The myth of choice.

I’ve been told that Mozilla is an important web browser because it gives the user choice in browsing. I’ve been told that the open source movement is important because open source gives users choice. I argue that neither of those things are true. I also argue that choice is a mythical advantage.

Before Mozilla came along, Microsoft Internet Explorer, Netscape, and Opera existed and were in use. None of these browsers give the user software freedom but choice was satisfied. We see a similar problem with the two major American political parties: neither champion universal single-payer health care, equal rights for homosexuals, getting out of the war in Iraq, challenging the unconstitutional power the US President has to make war without Congressional approval, reducing corporate power over your life, funding political campaigns with public money, participating in real debates with other presidential candidates, and a number of other things. But choice is satisfied.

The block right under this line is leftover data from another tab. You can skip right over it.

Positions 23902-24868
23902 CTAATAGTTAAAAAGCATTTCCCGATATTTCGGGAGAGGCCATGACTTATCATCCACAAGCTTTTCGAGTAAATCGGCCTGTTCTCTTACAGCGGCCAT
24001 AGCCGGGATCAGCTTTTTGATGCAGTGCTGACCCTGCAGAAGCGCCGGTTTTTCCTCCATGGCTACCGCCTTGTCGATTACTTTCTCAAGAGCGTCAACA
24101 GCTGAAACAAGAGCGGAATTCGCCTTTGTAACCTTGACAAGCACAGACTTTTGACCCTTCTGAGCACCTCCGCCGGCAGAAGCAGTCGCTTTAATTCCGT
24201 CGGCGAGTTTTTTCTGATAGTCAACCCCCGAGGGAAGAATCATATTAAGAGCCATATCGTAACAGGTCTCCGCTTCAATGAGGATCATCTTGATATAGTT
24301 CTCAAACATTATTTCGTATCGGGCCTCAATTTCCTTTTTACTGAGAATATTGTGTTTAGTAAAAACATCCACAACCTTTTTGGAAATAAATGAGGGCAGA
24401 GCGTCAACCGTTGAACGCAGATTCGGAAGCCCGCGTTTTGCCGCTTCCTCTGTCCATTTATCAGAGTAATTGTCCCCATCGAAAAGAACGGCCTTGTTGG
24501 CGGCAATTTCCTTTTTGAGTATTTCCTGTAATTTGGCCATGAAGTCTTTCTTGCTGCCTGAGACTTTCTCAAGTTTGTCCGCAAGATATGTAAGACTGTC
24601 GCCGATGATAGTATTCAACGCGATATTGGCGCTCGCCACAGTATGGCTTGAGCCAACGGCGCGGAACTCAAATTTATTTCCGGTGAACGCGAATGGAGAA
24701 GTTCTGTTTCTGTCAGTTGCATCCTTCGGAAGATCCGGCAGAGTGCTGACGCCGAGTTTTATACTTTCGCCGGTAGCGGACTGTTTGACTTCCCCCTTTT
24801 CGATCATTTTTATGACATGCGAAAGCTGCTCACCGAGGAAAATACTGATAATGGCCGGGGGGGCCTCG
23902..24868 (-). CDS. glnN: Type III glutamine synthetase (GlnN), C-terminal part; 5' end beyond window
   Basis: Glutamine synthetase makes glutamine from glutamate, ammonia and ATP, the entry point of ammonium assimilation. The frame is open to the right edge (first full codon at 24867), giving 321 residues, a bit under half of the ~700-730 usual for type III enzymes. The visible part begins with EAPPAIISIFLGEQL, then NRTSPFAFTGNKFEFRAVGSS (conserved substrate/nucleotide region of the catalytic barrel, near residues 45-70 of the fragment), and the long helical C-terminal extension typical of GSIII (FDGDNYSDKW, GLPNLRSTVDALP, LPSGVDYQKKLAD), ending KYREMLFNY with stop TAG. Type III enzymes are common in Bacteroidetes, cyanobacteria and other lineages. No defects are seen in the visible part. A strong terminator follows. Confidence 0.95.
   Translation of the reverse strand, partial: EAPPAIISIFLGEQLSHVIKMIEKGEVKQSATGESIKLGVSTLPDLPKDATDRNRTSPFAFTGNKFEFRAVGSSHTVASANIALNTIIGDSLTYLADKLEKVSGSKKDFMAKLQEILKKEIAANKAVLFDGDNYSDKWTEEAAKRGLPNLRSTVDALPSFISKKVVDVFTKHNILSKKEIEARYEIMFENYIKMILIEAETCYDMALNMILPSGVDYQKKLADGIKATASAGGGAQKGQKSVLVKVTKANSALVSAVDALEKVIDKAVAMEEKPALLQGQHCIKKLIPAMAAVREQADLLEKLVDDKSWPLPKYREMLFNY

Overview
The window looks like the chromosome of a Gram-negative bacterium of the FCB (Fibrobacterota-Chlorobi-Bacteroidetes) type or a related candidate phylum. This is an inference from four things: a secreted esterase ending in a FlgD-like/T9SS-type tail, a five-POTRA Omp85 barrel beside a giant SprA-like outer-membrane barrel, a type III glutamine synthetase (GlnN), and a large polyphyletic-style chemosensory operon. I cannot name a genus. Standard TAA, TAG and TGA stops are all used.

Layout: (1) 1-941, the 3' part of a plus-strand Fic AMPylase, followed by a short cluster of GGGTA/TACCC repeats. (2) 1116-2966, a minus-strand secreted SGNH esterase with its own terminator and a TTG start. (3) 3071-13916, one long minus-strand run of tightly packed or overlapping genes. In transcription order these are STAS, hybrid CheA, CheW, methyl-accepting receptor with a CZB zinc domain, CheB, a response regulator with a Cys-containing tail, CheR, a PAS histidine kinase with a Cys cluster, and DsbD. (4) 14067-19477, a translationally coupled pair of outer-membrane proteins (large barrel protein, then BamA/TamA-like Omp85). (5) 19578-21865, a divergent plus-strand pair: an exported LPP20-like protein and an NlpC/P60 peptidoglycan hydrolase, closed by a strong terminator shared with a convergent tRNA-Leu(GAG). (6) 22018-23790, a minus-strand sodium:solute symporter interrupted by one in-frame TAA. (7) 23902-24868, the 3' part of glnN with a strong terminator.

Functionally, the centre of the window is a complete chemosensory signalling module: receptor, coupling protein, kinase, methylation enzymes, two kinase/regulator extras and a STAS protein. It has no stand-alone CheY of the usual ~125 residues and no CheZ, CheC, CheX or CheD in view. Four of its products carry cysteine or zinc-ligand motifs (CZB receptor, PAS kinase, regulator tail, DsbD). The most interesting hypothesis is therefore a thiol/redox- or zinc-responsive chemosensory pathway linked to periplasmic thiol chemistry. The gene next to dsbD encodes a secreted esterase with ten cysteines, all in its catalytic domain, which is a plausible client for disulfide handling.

Mozilla is an important browser because it delivers the freedom to share and modify the program. Mozilla gives users software freedom. But the open source movement doesn’t champion that aspect of programs. I think this movement makes a big mistake in not championing software freedom but I can understand why they did it: this movement wants to speak to businesses and they believe that businesses are scared off by freedom talk. I don’t think of the open source movement as an enemy, I think of it as espousing a philosophy that focuses on the outcome of software freedom rather than its roots.

Focusing on choice is a big mistake. Choice can be used to marginalize opposition and railroad you into something you don’t really want. Choice is insufficient, we need the power to participate as equals and improve our community through mutual cooperation, and competition on the merits of our participation. We can get mere choice by focusing on more important ideals.